house of Warde and Slido, importers of
china. It was a hard coming down for
both of them ; but harder for John, who
was full of all kinds of chivalric ideas
about woman, and who had all his life
been able to carry them out until now.
Perhaps, if they had loved each other a
little less romantically, they might have
accepted their new condition with much
more ease and contentment; but they
were moulded in a delicate sensitive fash
ion, with a good many of the rose-tints in
their soul as well as their clay-coloring,
so it was impossible for them to do other
wise than they did. Thus it happened
that they made each other miserable in
many ways by little concealments and
subterfuges of affection. John, who hated
poverty honestly and heartily, and all
it. long train of petty annoyances, made
pretense of gay content for Alice's sake ;
and Alice, with the same tastes followed
his example. Fond of social life, yet iso
lated completely from it for three years,
he made pretense of distaste for it be
cause he fancied that it was distasteful to
his wife in their altered way of living;
and so it came about that the two or
three men whom he had met at artists'
studios-men like Clarke Steyner, who
would have been glad to have visited him,
were never invited to do so. And Alice,
wishing all the time that John was not so
morbidly sensitive on their poverty, re
frained from saying a word indicative of
any desire for him to bring home a friend.
Thus they played at croms purposes, each
making pretense of a state of feeling that
was unreal out of this mistaken view of
the other.
Clarke Steyner sat for a long time, for
getting his bachelor's tea, after Eadeston
had gone, looking at the sketch upon the
table. And sitting there, Vali himself
came in. Steyner, teling hin of his ealn
handed him the paper.
"You don't mean that young esel.
ton did this ?"
'"I do."
'Then what in Heaves's name doer he
burrow down therenh that sounting-ron
"3ust what I'd lihke to know," returned
Steyner, animatedly.
Valsi mused a whil longer over the
little aketch, sitting with his chin droppel
into his hand. By-and-by, ina naming
"Why don't Warde and Slido send him
to Europe for the firm? Then simeof
you might give him a anmmiinm, rd
ike t see what he'd make oa tbhe Qisto
dell aMone*r"
Steyner lifted his head with a uddes,
quick movement, but mid nothing: but
he evidently got a new thought which fit
ted an old one. He brooded over it with
his tesa He smoked Lt in his fler p
per pipe. He elept and dreamed uponit.
The next morning, meeting young Slido
At the bank, was it accident that set him
talking of Seleston to him? Itwas are
hi talk, not too interested; but through
it he discovered what he wanted to know
-that John Eccleton was invaluable as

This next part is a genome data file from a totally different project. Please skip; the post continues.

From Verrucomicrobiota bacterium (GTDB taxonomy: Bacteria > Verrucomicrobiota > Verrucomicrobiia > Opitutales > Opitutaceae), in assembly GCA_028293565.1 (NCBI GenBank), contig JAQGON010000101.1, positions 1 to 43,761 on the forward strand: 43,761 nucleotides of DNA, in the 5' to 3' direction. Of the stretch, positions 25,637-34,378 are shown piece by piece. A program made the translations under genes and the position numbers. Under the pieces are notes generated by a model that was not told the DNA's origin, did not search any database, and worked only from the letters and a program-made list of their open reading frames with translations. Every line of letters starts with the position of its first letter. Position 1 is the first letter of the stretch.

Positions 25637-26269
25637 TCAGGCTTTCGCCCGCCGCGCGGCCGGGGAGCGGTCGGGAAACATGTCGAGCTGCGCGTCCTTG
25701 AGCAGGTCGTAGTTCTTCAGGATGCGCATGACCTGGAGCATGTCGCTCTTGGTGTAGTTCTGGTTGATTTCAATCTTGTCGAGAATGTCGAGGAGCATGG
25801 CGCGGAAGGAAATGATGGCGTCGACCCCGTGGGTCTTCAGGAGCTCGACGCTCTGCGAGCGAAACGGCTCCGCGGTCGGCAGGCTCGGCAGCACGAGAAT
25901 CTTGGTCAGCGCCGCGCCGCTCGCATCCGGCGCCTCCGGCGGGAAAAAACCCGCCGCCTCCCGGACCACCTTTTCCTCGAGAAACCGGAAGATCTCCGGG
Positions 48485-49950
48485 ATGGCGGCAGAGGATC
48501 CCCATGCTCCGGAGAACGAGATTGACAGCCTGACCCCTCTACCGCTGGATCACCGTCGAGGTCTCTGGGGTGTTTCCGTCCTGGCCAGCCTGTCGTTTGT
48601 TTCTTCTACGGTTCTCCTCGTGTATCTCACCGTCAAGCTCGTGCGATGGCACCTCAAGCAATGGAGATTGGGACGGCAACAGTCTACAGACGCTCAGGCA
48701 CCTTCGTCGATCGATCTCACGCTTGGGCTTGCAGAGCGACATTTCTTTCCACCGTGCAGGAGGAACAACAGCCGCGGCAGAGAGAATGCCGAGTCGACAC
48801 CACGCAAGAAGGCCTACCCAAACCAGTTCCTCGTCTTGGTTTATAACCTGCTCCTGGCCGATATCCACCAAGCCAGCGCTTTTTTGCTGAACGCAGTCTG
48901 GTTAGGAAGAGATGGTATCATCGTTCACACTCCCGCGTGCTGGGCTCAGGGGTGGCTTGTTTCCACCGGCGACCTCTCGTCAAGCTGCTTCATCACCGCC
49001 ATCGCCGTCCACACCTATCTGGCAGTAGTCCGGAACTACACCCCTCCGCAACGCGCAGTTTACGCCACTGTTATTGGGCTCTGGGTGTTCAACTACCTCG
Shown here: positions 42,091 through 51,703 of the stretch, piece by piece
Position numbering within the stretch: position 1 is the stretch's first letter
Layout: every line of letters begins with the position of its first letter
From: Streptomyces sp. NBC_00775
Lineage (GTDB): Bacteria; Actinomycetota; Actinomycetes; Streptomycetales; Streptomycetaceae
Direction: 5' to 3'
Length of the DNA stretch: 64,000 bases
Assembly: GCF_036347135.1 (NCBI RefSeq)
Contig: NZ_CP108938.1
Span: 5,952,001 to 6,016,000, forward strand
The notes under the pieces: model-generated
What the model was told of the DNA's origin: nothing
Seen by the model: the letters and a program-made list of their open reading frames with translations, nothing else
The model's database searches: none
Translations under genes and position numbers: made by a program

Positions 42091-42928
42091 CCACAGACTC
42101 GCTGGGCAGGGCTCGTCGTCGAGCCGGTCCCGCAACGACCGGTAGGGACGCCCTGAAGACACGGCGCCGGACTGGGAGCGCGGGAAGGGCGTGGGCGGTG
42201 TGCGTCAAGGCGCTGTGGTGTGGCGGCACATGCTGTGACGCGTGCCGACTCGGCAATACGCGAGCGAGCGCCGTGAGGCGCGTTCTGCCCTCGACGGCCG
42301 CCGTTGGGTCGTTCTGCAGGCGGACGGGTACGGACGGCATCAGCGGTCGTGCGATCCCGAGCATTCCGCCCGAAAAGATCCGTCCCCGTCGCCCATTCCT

a reliable clerk, but that Warde and Slido
could not afford to send another man to
Europe, Warde himself being already
"He'd make an excellent buyer; for he
has, besides an artist taste, a knowlede of
the wants of te people. I wish w eould
afford to send him: but we are anew
hme, you know, and our capital isn't
large," communicated Slido.
Steyner went home with a "bee in his
bonnet." "Tom will do it," he said to
himmelf "on my suggestion, and I'll take
the responsibility. It's the very thing."
Tom was his brother-in-law--an ex
tensire importer of china, so it is easy to
see where the bee buzzed.
He was right. His brother-in-law was
in ueed of a good buyer, and had such
ample confldence in Clarke that he
caught gladly at the suggestion. Ster
nr went home trimphant, dropping a
note on his way to John Eccleston-just
a simple request that he would call as hbe
went up from the office that nigbt ,
'iat night was the night before Thanka
giwig. Every night for a week John
had walked through the gay and busy
crowds, noting the holiday merriment and
preparations with a fierce ache at his
heart Once, so little while ago, he could
have spread a brilliant feast, and wel
comed a host of brilliant friends. Once
he could have ransacked the splendid
shops for his Alice's birthday ; and now
he was plodding home with-out a token,
a tired and shabby man. He had turned
the corner, and was right upon the bright
bay-window befori he thought of his en
A soft light shone fro" tue window,
and with-in there was a glint of gilding,
and the glow and warmth of many pie
tures, and in the midst of all he saw
.Clarke 8teyner sitting, gazing idly into
the fire, fulltaf areless, happy ease. What
a contrast it offered to the dim little
rooms and to the dreary state he daily
kept I And entering, he could not quite
conceal beneath that debonair manner
the bitter pain he felt.
Steyner, like all persons of delicate sen
sibilities, found it difficult to approach
this matter, where he himself was the ap
parent conferrer of a favor. So he put it
off by a gracious little bustle of hospitali
ty. He touched a bell, and there appear
ed such wine as Ecceston had not tasted
sinee those "long Italian days." And sip
ping slowly that delicate, airy sparkle, he
was led on into that region of enchant
ment where Art alone reigns by the skill
ful suggestions of his host. Either the
delicate insiusee of the wine, or the mag
netim of his companion, or it maybe
both together, carried him so tar away